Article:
Wednesday, March 9, 2011

Born to Bark - for anyone who has loved and lost a dog- Book Review

Author: Stanley Coren
Review by Kim Pemberton

If you are a dog lover chances are high you've had an unforgettable dog, and such is the case with internationally recognized dog expert UBC psychologist Stanley Coren who writes about one extraordinary dog called Flint in his latest book Born to Bark - My Adventures with an Irrepressible and Unforgettable Dog.

I just finished reading this charming little book that blends Coren's personal history into the story of his much loved Cairn terrier, with lots of insightful information on topics like why dogs are genetically wired to act certain ways, training methods that work and history of how dogs came to be man's best friend. Coren also writes about his King Cavalier named Wiz, who was as opposite to Flint in personality and looks as a dog could get.

Wiz was bought as a means to placate his wife Joan, who was definitely not as enamored with Flint as her husband. In fact, Coren starts the book with this unforgettable lead: "For Christmas the woman who would become my wife bought me a dog - a little terrier. The next year her Christmas gift to me was a shotgun. Most of the people in my family believe that those two gifts were not unrelated."

Flint is nothing if not mischievous and although he would compete in dog obedience shows and earn a title Coren also pointed out his score hardly rivaled that of some of the more easier to train breeds. But who could forget some of the antics Flint pulled off in the ring, like swimming across the middle of the room to reach Coren while in his down stay position or nearly defrocking one of the judges as he partly unwrapped her fringe skirt thinking it must be some kind of prey.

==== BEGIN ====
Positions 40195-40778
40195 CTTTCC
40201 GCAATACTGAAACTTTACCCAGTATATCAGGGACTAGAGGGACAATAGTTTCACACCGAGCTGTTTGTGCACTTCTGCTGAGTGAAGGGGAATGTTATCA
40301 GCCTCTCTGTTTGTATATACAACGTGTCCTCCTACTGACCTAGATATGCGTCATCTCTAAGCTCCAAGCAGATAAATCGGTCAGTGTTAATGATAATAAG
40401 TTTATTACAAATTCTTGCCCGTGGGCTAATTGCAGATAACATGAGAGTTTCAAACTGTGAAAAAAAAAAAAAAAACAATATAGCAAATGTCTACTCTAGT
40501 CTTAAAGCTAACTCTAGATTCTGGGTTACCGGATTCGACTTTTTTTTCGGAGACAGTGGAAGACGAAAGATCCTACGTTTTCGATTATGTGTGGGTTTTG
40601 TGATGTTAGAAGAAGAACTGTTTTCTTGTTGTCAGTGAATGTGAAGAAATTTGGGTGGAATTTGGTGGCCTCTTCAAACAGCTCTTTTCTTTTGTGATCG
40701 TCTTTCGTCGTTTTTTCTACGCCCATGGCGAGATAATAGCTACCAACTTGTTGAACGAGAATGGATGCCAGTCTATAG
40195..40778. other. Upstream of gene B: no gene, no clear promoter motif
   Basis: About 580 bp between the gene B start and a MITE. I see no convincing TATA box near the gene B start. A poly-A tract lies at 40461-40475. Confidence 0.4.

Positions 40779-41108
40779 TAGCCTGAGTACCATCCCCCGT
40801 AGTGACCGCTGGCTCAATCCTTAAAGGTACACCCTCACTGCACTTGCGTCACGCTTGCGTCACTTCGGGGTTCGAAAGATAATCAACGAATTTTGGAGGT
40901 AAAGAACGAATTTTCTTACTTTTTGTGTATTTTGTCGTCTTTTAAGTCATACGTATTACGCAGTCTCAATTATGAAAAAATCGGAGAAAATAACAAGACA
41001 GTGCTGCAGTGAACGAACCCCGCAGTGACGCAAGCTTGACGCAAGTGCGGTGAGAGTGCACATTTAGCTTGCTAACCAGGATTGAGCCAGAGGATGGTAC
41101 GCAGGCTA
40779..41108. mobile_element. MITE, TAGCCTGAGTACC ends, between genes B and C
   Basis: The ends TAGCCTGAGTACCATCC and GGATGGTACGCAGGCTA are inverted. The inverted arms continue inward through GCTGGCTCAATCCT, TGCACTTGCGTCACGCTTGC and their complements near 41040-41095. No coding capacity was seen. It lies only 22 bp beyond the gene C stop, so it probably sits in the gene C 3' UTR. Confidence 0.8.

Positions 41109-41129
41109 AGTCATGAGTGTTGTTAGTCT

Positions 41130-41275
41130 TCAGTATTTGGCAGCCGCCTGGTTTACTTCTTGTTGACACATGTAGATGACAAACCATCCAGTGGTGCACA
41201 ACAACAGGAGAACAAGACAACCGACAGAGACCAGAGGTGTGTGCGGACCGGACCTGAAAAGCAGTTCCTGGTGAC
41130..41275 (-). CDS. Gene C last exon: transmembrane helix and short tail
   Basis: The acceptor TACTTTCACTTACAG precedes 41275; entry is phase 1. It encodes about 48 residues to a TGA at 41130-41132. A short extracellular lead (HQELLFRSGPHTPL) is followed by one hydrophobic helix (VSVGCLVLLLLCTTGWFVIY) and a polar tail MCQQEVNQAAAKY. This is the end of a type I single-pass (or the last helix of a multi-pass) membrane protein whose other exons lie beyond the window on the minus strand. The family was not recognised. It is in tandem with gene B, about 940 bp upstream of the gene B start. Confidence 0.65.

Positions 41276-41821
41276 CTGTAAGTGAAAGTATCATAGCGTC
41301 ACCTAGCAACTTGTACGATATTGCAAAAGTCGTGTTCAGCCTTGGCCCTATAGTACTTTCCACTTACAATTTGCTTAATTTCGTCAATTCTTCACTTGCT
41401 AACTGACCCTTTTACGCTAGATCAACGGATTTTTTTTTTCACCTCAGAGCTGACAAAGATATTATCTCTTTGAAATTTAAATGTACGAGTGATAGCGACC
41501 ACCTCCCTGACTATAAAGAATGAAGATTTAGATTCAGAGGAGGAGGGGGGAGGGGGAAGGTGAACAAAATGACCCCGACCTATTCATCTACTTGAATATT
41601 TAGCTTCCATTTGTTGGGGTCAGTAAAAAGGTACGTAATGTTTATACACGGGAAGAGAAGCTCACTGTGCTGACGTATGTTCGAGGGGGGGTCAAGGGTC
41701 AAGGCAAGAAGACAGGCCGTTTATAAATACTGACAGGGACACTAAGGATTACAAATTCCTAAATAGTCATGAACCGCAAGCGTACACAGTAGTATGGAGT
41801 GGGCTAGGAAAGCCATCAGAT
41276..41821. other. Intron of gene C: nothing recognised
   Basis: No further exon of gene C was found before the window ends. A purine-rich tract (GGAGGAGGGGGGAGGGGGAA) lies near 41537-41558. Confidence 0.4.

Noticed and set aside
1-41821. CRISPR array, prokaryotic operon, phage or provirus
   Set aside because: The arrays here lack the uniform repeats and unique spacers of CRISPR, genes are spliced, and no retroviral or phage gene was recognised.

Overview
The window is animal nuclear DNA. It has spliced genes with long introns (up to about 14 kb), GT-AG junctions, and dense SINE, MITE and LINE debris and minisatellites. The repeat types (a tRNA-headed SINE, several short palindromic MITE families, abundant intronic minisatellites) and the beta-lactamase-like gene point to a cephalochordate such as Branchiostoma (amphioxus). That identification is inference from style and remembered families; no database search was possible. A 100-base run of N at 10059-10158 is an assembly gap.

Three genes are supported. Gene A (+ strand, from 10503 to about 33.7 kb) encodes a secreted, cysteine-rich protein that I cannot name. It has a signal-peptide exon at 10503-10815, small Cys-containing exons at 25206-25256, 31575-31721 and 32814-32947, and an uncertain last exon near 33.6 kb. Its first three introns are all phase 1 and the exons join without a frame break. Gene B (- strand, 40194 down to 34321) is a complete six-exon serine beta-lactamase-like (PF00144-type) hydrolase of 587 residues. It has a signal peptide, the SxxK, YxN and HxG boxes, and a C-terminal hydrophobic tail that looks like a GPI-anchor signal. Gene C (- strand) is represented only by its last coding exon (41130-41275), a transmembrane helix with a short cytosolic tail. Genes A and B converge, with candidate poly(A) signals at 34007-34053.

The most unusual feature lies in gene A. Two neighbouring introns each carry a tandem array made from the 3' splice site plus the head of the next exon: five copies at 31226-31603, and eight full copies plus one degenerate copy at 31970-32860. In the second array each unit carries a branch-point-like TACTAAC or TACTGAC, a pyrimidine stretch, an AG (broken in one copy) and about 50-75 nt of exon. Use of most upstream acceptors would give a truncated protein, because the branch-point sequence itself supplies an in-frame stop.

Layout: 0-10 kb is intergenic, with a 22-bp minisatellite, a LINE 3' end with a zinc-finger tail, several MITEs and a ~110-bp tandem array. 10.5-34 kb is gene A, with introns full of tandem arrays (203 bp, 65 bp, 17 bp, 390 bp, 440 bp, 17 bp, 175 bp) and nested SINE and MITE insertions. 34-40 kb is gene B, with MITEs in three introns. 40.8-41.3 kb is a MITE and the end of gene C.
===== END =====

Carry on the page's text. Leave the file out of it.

One of the most memorable moments Coren writes about is when the gentle Wiz, who loved all plush toys and would zealously guard them from the decapitating toy basher Flint, would share his much prized possessions with the little terrier as he lay ill near the end of his life. And when Flint does die, I have to admit that scene actually had me shedding a few tears for Coren's loss. Like so many dog lovers, I know what it feels like to lose your best friend. I think Coren put it best when he quoted Sir Walter Scott, the author of Ivanhoe, who once wrote: "I have sometimes thought of the final cause of dogs having such short lives and I am quite satisfied it is in compassion to the human race; for it we suffer so much in losing a dog after an acquaintance of ten or twelve years what would it be if they were to live double that time?"

You can click here to purchase this book through one of our Col. Potter affiliates, such as Amazon

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